Crucially, explains Rawlinson, this landmark has been achieved using Lucid’s “standard” in-house EV technology, not by simply installing an oversize battery pack. “Our race-proven 900V battery and BMS technology, our miniaturized drive units, coupled with our Wunderbox technology endow Lucid Air with ultra-high efficiency, enabling it to travel more miles from less battery energy. The next generation EV has truly arrived!
“Improvements in efficiency will enable widespread mass adoption,” adds Rawlinson. “We develop all our technology in-house, and we have a relentless focus on efficiency. Our approach is based on the concept of ‘smart range,’ going incredible distance on a single charge, carrying the smallest possible battery packs.”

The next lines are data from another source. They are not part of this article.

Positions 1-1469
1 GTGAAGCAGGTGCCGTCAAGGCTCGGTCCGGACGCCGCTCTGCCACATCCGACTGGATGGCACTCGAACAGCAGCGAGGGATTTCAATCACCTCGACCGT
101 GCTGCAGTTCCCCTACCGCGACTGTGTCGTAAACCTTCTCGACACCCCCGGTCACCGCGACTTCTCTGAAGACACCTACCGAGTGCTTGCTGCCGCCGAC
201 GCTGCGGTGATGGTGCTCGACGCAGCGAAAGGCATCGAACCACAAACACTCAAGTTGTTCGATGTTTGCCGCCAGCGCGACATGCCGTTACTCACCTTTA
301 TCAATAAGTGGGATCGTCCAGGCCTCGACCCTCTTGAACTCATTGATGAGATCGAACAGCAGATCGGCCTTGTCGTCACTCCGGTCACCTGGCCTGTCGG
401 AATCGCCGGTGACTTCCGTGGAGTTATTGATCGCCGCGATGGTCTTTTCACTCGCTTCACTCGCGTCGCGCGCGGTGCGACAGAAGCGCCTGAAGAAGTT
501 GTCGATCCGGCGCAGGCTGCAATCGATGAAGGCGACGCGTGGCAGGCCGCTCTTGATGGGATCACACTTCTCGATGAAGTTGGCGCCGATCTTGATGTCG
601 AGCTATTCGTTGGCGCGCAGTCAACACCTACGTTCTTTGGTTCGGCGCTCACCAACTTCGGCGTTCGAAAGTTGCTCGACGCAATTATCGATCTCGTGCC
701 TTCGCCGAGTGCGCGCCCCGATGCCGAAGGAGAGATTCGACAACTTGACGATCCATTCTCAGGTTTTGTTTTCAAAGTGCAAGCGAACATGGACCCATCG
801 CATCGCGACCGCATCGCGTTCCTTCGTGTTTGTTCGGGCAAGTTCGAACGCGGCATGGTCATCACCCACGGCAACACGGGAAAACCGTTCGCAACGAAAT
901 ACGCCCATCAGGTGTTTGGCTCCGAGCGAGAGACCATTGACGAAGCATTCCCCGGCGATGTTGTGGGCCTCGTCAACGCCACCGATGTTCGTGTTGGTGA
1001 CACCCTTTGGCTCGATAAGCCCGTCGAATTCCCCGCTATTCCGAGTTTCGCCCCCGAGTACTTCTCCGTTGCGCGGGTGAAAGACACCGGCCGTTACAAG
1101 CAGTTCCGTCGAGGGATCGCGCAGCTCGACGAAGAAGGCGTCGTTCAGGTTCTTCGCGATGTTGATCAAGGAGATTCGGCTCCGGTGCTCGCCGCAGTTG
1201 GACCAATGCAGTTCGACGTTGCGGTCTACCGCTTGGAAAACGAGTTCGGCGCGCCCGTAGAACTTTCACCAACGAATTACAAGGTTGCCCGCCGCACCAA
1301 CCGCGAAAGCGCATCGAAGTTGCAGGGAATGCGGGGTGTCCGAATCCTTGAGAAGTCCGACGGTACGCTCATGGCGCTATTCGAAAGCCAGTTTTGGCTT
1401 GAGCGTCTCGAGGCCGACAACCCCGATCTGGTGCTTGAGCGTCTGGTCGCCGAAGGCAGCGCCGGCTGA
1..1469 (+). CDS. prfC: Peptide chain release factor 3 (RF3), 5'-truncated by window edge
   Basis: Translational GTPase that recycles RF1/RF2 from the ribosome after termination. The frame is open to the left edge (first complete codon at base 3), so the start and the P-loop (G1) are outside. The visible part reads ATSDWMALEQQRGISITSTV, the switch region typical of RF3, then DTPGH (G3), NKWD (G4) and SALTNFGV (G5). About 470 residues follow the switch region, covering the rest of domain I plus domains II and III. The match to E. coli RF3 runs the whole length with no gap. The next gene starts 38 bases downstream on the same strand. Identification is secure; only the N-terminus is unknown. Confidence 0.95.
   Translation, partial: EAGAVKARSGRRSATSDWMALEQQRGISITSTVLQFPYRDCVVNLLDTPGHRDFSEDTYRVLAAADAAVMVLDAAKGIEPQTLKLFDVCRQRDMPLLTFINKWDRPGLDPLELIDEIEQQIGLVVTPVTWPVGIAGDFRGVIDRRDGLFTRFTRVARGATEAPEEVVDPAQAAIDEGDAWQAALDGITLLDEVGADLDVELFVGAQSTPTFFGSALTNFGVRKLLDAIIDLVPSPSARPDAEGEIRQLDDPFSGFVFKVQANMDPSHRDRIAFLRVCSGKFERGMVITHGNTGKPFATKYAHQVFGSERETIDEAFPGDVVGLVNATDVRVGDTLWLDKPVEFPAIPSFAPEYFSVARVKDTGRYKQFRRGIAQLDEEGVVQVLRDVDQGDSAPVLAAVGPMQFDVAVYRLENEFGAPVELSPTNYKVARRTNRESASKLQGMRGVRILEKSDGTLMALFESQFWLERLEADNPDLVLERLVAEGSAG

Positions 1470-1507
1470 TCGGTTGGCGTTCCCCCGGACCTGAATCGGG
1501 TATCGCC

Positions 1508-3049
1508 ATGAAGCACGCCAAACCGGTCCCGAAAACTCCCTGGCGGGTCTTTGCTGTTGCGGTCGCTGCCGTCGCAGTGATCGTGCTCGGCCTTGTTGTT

Ford is using a pilot programme with Michigan State Police to demonstrate that a vehicle with an electric powertrain can stand up to the demands of police work.
The company is providing the US state enforcement agency with an all-electric police pilot vehicle based on the 2021 Mustang Mach-E SUV to evaluate through 2022. The trial will also give Ford a real-world performance benchmark while it continues to explore the requirements for purpose-built electric police vehicles.
Ford recently introduced a Mustang Mach-E police concept car to the UK.
Like many EVs the Mach-E is quick off the mark and capable of 0-62mph in 3.7 seconds and a top speed of 111mph. Ford says the car will be “a useful weapon against crime… while offering police forces one of the most economical and environmentally-friendly cars on their fleets”.